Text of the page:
Yes, I was a little garbage picker, but a little garbage picker with a purpose. I was a kid then. I have no idea what age, but at least of an age when my height was enough to rummage through a tilted trashcan. I was hunting for treasure, not treasure of any value to me, but of hopeful value to others. Being a tomboy, I was used to slime, dirt and muck in general. They were simply part of the territory going hand in hand with flipping rocks over in search of worms, skinning catfish, or going toe to toe with an opponent on a muddy playground.
The neighborhood trash cans were staged at the rear of the parking lot between the horseshoe-shaped sections of townhouses. The other kids rode past me on their bikes and roller-skates and laughed as I filled cardboard boxes with my neighbors’ cast-offs, which included things like a chipped magnifying glass, a baseball with broken stitches and a doll with an amputated leg. Who amputates a doll’s leg? Sure I chopped off my doll’s hair for no real reason and tossed her out of a tree with only a paper napkin parachute, just ’cause, but I didn’t remove any body parts. When my bag was full I went home and, at mom’s insistence, scrubbed everything clean and left them to dry.
Once ready, I went to the fenced-in community black-top with my two younger sisters in tow. We made our way to the clearing set between the clothes lines filled with flapping sheets, dish towels and baby diapers. There, next to the behemoth sandbox, I set up my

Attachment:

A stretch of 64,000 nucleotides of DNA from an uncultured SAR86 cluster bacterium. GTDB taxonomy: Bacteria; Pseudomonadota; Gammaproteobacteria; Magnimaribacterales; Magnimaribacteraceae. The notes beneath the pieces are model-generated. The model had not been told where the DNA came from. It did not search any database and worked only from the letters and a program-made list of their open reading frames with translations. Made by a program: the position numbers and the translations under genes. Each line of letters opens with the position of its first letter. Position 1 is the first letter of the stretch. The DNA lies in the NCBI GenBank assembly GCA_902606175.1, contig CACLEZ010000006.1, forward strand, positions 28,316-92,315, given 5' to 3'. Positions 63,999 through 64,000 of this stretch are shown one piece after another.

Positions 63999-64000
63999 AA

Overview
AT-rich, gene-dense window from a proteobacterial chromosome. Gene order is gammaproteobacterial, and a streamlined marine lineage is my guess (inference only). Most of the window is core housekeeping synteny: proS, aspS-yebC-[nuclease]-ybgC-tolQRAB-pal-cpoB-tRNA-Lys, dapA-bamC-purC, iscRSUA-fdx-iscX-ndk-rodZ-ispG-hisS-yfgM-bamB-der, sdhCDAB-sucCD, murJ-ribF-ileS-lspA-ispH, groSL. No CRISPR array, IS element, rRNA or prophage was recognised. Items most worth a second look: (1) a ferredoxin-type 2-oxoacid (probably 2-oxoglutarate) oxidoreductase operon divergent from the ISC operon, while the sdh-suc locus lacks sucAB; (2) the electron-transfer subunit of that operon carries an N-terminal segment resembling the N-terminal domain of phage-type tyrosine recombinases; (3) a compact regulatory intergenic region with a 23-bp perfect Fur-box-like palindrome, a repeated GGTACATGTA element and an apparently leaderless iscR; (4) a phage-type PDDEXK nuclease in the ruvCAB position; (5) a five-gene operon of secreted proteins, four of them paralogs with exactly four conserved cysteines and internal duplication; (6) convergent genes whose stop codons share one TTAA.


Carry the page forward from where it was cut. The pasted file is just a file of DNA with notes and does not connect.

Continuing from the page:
carnival, my little games of chance, and my store of recycled prizes. I needed to be clever. My twenty-cent allowance only went so far. Only so much was left after my girl scout dues
and an apparently indispensable box of Lemonhead candy from the Y. The kids came and
gleefully gave me their pennies and nickles, the various bits of their allowances for a chance to win. Then they ran joyfully home with their shiny tattered prizes. I gave each of my sisters ice cream money for helping. Then I tucked the remaining coins into my pockets and headed into town.
I zigzagged between the trees and gravestones on my shortcut through the cemetery and
raised my imaginary sword in conquest as I charged under the bridge that supported the roaring train on the track overhead. I waved at the men in the barbershop and smiled at the paint can pyramid in the hardware store window as I passed by. Then I crossed the street to the Five and Ten. Inside there were aisles of wooden tables with dividers filled with every imaginable trinket and toy. I ran past them all and made my way to the back of the store. There she was, Pinkie, still hanging high on the wall well beyond my reach, like
a magical girl from a fairy tale, a wise angel from on high, floating in a pseudo-gilt frame. I ran back up front and emptied my pockets on the counter. Having grabbed a ladder, the clerk climbed up, carried her down and presented her to me, my muse, my Five and Ten treasure.